Not only does this keep you from those all-important targets, it hinders employee development. Yes, stretch goals can sometimes feel unrealistic. Smaller, more concrete building blocks are often required. But stretch goals are intended to keep employees developing their skills and growing their talents.
Try to allow time for more challenging targets. Employees who fail to hit OKRs may need more support. Use one on one meetings to pinpoint any issues that are stifling their progress - don’t make any substantive OKR updates until you have spoken to them.
Imagine you’re in a team that’s been working hard towards an OKR. Suddenly, you are asked to change your approach. Some of your team’s work is thrown out. Perhaps you made plans to address the goal for the rest of the quarter which you’re not able to try out.
In all likelihood, you would feel pretty demotivated. Constant OKR updates can be a time-waster and a morale-wrecker. Make sure you give your teams a chance to get started on their plans. If they have the opportunity to execute their strategy, they’ll learn much more and make more progress than if they are constantly asked to rework their OKRs.
OKRs are supposed to give employees a motivating push. Don’t let OKR updates ruin the buzz.
Your OKRs process may be very democratic. You may hold an all-hands meeting to discuss them before they are confirmed. All boxes ticked, you’re off to a great start.
But when making updates, all too often there just isn’t the time to incorporate everyone’s point of view. As such, OKR updates are usually initiated by managers and executives. Many of those who will work towards this goal are not asked for their insights.
Consequently, employees feel blindsided by changes. Your newly updated OKRs are likely to be less relevant, as not everyone has had a say on the next course of action.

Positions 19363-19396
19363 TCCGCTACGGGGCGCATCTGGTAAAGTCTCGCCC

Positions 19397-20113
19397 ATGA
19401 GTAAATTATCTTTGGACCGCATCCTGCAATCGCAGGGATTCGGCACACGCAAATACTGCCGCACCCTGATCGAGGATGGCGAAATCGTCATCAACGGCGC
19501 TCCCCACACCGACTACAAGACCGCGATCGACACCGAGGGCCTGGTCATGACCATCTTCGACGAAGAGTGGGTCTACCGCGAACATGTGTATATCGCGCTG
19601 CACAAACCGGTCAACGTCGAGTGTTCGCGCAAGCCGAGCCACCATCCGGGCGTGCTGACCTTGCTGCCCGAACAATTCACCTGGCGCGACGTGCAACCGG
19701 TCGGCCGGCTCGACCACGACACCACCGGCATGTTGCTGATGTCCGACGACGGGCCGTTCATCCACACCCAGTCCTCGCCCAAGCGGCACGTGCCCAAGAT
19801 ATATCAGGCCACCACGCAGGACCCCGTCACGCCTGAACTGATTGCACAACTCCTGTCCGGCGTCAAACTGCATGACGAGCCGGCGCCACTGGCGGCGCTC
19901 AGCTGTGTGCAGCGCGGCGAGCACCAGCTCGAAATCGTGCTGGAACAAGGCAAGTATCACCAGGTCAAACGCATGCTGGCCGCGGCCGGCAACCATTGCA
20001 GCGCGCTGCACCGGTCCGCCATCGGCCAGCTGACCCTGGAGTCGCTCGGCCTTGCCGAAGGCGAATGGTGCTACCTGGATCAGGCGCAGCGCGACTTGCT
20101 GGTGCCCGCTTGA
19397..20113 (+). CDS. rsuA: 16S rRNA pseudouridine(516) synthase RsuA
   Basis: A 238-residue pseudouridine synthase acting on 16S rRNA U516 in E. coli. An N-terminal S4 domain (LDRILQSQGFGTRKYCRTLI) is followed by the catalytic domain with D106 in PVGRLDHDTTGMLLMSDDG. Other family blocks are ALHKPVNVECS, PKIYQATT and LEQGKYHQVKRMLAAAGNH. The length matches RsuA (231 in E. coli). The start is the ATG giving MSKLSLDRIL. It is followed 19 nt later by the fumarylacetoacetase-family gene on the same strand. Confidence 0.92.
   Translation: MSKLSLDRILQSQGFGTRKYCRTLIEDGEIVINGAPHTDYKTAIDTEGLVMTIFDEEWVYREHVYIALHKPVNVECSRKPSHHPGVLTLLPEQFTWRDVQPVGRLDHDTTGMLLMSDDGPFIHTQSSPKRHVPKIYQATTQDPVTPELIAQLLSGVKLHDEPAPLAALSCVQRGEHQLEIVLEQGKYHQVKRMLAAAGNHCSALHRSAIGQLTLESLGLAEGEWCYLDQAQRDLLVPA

OKRs are commonly confused with your ‘to-do’ list. Key Results are not daily tasks, as the name suggests, they are results – the intended outcome of a number of tasks.
If you’re constantly updating your Key Results, chances are you are getting bogged down in the small details. Targeting smaller tasks to Key Results is necessary, but constantly changing your OKRs to match daily tasks complicates things.
Instead, set Key Results that are ambitious. Use them to assign daily tasks that count – but make sure they create a broader picture of the outcomes the organization needs.
Goal setting is not really about just setting goals. It’s also a process of reflecting on your progress and adapting your strategy. Managers have a vital role to play in monitoring goal progress and supporting employees to aim high. Unfortunately, many leaders provide inadequate feedback and support for their employees.
It’s crucial to monitor progress towards OKRs, as Benjamin Harkin, author and Ph.D. of the University of Sheffield writes, ‘Monitoring goal progress is a crucial process that comes into play between setting and attaining a goal, ensuring that the goals are translated into action’. In a study of 138 participants, Harkin found that those who monitored their progress towards goals were more likely to succeed.
OKRs do not work if you are not checking in with the progress of all employees. If you adapt OKRs too regularly, you don’t give employees a chance to move towards these targets. You’re also unlikely to provide them with the support they need to move forwards.
Setting fewer goals means you can review progress across time. You can highlight any areas where the employee needs to develop their skills. This creates a collaborative and supportive culture in which employees feel valued.
OKRs work best when they provide a clear line of sight at all company levels. Change them too often, and employees will start to lose direction.
OKR updates are often necessary. It’s important to be flexible so that your processes can respond to shifting customer, organizational and market expectations. However, remember to create a vision for every employee. Create OKRs that are the bedrock for your day to day activities, so that you are moving towards ambitious targets every day.